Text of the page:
Wychwood Garden helps urban Indigenous people reconnect with the land

The Green Line team visited the Mashkikiiaki’ing or Medicine Earth garden to learn how Indigenous folks are keeping their cultural traditions alive in Toronto.

By Aneesa Bhanji, Amanda Seraphina, and Anita Li of The Green Line

Although it’s only a few subway stops from the downtown core, the neighbourhood of Wychwood is a lot less hectic.

Among its many green spaces is the Mashkikiiaki’ing, or Medicine Earth garden, a community space run by Indigenous people for Indigenous people.

Thanks to a partnership between the Native Men’s Residence (Na-Me-Res) and The Stop Community Food Centre, men from the shelter can come to the garden to grow traditional medicine, make sacred fires and learn how to harvest their own food.

“We have all the stuff that we need for our ceremonies, but we also show the guys how to grow the green peppers, cabbages [and] stuff like that, so that they have different things that they can take home with them,” says Big Thunder (John Laforme), life skills coordinator at Na-Me-Res.

“With regard to our neighbours here, it means building a relationship because there’s all of that systemic criticism — of people being homeless, coming out of jails, coming from different areas of life — that a lot of our community feels all the time,” he explains. “We’re not all bad people.”

Open to all local Indigenous, Inuit and Métis peoples, Mashkikiiaki’ing has been in Wychwood for over 20 years.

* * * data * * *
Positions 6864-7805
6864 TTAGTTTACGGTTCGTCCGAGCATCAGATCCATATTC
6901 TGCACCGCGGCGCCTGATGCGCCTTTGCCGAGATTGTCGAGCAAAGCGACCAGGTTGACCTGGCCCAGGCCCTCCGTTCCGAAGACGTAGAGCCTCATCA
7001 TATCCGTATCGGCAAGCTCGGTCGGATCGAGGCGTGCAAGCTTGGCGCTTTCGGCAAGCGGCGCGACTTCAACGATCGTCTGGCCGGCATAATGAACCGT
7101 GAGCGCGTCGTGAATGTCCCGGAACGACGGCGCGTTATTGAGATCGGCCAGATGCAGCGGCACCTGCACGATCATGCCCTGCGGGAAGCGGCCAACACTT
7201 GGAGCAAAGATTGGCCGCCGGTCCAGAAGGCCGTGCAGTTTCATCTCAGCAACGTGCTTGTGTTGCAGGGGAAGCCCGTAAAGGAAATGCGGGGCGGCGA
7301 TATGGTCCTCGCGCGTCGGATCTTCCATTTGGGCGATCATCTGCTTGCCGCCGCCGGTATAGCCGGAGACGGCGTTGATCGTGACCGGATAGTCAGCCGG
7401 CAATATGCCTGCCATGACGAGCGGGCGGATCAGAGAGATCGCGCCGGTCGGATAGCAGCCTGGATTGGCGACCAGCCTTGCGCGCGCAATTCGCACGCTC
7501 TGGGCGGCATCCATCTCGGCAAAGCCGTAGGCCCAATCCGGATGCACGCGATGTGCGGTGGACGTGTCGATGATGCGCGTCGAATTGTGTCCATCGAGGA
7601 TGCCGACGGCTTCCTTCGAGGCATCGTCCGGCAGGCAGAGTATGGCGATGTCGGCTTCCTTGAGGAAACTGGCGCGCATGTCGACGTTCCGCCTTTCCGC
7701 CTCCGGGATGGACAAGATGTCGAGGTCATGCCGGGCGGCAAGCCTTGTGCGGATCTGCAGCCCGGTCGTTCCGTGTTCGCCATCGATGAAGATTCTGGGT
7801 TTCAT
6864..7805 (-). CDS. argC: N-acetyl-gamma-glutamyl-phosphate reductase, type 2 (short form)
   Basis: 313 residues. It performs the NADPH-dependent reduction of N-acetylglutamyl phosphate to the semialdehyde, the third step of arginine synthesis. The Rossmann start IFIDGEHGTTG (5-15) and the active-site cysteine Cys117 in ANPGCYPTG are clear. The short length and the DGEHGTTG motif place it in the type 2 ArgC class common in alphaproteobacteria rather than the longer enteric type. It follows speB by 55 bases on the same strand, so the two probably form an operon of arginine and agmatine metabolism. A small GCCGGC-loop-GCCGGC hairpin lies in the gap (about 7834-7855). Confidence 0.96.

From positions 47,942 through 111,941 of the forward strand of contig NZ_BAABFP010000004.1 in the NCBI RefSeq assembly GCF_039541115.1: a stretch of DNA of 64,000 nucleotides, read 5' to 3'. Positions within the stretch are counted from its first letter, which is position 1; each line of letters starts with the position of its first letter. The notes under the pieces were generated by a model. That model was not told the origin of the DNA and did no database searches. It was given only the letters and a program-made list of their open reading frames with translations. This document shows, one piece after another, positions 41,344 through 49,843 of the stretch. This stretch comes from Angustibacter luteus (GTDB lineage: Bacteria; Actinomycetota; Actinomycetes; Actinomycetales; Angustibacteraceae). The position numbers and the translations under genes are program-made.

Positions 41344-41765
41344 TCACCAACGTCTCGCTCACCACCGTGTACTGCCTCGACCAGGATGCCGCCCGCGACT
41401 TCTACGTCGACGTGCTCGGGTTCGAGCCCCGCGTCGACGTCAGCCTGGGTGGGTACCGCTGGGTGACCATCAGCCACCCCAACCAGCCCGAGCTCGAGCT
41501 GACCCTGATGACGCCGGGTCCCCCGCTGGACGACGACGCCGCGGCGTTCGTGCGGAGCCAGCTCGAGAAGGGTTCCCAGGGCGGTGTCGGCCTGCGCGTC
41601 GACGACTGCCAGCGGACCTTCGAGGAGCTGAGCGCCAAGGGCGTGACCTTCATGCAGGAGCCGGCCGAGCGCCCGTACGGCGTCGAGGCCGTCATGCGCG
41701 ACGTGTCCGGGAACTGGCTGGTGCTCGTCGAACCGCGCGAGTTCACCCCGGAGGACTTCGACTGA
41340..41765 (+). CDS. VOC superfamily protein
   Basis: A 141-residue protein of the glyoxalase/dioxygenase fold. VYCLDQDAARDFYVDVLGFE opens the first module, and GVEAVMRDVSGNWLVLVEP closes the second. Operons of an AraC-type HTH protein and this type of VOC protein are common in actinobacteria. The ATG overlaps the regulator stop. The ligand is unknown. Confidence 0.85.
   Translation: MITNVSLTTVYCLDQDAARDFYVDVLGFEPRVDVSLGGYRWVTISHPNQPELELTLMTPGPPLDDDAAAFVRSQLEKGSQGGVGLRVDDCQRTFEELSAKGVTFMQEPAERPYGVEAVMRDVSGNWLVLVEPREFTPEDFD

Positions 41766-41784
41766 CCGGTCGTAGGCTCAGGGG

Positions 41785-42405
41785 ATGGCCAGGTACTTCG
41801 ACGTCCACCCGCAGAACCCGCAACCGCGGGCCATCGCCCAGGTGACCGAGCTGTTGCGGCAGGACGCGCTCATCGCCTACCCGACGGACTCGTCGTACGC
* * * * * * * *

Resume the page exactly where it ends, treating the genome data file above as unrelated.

Karl Cousineau, who’s Métis, has been coming to the garden since he was 19. It’s become Cousineau’s ideal spot for reflection, where he often sits to watch the birds.

“I realize a lot of the mistakes that I’ve done in the past….I’m working on a lot of things like accountability, and being at a garden like this — nothing happens instantaneously. So, it’s always coming back and tending to the flowers or the plants or the medicines,” he says.

Magpie Arancibia, Mashkikiiaki’ing’s program coordinator and a member of the Mapuche Nation in South America, says his goal is to keep cultural traditions alive among urban Indigenous in Toronto.

“It’s to help the men who are in healing at Na-Me-Res to get a land-based style of teaching, more so in the sense of moving away from institutionalized ways and more to their traditional ways,” Arancibia says.

He adds that he makes a point of teaching participants how to grow their own food and to provide them with urban agricultural knowledge, while also helping them learn about their cultural traditions, like traditional medicines.

Ultimately, Big Thunder hopes there will be more spaces like Mashkikiiaki’ing for Indigenous people in Toronto.

“You have other little gardens around the city, like different churches have got the medicines and stuff. But this is one of the only ones that has all the medicines, and it’s run by the Indigenous community; so, I mean, it’s very unique. I think there should be more in the city,” he says.

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